• Firefighters then  lifted the front of the Model S up, and used a circular saw to cut an access hold in the car’s front structural member to apply more water to the battery pack, eventually extinguishing the fire.
  • No-one sustained any injuries as a result of the accident or the blaze, although the relevant offramp and intersection were blocked for the duration of the incident.
  • The fire was contained to the front and outside of the car. No fire damage was sustained to the interior or the rear of the car.

Right now, we have  no doubt that certain right-leaning news organisations and politicians are preparing to use this video and associated official reports as categoric proof once and for all that electric cars are dangerous. It’s likely too that the same video will form a cornerstone of the argument that plug-in vehicle subsidies are a waste of taxpayer money. But before we fall into the trap of sensationalist reporting, wailing and gnashing of teeth, let us remember a few basic facts.

Firstly, we won’t really know what happened on Tuesday until the Washington State Police, local fire department, Tesla Motors (and any governmental safety bodies if and when they get involved) have finished the prerequisite accident investigations. Speculating on the reason for the fire — even if it appears obvious at this time — is of little consequence.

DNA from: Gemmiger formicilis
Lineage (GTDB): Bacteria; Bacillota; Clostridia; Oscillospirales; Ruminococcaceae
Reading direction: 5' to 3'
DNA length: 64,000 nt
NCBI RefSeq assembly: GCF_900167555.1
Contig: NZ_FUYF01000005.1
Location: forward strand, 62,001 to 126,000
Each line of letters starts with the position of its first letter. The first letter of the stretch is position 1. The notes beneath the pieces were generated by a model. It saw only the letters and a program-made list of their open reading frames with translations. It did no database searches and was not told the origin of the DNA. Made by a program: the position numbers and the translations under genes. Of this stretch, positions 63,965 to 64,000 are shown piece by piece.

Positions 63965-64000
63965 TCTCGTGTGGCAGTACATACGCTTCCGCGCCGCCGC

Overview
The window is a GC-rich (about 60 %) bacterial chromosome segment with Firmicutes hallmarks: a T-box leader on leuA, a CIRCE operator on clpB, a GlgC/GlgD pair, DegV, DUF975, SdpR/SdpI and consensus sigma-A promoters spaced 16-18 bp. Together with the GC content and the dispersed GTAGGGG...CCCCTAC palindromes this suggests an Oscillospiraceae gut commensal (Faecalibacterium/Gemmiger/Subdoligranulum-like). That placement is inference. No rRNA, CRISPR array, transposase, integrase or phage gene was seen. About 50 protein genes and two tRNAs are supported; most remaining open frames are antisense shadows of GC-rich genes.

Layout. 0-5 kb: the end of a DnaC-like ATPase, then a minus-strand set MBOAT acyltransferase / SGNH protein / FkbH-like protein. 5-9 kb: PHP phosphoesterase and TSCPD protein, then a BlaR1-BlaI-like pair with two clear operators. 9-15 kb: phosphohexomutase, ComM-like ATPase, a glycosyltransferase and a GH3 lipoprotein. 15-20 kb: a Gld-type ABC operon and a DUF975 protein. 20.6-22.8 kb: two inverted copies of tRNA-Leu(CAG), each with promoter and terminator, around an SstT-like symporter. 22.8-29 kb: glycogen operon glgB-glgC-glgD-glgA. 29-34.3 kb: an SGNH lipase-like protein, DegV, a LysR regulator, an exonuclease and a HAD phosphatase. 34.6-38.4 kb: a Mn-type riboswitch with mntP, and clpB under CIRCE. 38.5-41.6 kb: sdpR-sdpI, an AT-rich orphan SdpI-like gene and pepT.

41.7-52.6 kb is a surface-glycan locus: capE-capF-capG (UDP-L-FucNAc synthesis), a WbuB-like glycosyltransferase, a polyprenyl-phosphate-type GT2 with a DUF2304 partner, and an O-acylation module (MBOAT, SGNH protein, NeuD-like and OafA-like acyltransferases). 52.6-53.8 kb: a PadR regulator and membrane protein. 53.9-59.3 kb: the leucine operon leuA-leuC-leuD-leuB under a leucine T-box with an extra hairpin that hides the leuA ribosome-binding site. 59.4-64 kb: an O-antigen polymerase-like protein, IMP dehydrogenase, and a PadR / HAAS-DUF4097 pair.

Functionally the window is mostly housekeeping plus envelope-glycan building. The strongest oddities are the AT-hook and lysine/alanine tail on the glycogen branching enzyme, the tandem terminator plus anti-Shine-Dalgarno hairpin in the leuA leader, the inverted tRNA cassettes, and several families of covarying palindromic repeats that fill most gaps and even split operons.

Secondly, until we know more, any news agency, politician or pundit declaring the Model S as unfit to drive or unsafe is doing so in little more than a knee-jerk reaction.  Like every other car sold in the U.S., the Model S has undergone strict crash testing at the hands of the National Highway Traffic Safety Administration. Moreover, it aced those tests, getting a five out of five scorecard to make it one of the safest cars on the road today.


Third, the real world is vastly more complex than any lab experiment or test can account for. If the reports are accurate and the Model S did indeed hit metal on the freeway, we’re pretty sure crash tests can’t possibly account for this circumstance. On the statistical side of life, it’s about as likely as being hit by lightning.